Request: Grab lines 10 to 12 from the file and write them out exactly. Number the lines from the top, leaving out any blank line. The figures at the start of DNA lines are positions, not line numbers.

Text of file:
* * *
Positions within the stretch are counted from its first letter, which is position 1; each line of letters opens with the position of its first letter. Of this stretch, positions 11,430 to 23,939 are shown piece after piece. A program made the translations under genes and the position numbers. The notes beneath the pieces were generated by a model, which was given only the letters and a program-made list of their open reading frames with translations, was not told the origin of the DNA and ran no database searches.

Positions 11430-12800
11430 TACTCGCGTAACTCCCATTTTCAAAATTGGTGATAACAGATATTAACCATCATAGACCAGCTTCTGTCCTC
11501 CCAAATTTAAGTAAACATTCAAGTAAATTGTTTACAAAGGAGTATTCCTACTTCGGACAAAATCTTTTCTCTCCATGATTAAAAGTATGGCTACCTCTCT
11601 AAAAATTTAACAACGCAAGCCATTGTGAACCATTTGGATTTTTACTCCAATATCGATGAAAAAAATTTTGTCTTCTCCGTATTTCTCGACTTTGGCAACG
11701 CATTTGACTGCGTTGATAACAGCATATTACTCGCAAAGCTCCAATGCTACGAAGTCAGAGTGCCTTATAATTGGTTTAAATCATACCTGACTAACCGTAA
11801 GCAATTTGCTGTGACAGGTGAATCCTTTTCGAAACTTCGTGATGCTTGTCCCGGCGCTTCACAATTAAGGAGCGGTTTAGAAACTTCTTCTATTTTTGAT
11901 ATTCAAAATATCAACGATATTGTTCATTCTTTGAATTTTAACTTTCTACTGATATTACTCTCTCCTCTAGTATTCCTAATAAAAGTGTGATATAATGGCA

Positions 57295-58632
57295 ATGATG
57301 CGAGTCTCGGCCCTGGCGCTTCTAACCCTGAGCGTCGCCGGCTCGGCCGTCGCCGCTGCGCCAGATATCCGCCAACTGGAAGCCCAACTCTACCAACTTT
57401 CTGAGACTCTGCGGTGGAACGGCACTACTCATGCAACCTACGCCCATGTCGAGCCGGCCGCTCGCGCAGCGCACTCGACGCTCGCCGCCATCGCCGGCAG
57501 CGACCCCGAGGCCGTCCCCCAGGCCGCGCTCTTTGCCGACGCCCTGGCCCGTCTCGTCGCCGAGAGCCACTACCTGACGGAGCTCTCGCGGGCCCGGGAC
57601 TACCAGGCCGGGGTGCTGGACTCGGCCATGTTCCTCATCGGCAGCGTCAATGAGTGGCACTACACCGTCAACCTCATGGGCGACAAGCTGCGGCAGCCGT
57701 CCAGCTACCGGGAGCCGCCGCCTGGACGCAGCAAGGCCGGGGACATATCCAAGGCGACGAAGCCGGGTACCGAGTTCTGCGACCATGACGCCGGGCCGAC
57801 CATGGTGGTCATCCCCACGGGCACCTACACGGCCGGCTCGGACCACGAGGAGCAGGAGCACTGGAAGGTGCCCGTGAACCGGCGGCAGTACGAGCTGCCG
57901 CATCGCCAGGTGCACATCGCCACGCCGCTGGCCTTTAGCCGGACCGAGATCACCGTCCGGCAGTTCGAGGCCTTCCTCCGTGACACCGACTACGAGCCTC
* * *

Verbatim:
57295 ATGATG
57301 CGAGTCTCGGCCCTGGCGCTTCTAACCCTGAGCGTCGCCGGCTCGGCCGTCGCCGCTGCGCCAGATATCCGCCAACTGGAAGCCCAACTCTACCAACTTT
57401 CTGAGACTCTGCGGTGGAACGGCACTACTCATGCAACCTACGCCCATGTCGAGCCGGCCGCTCGCGCAGCGCACTCGACGCTCGCCGCCATCGCCGGCAG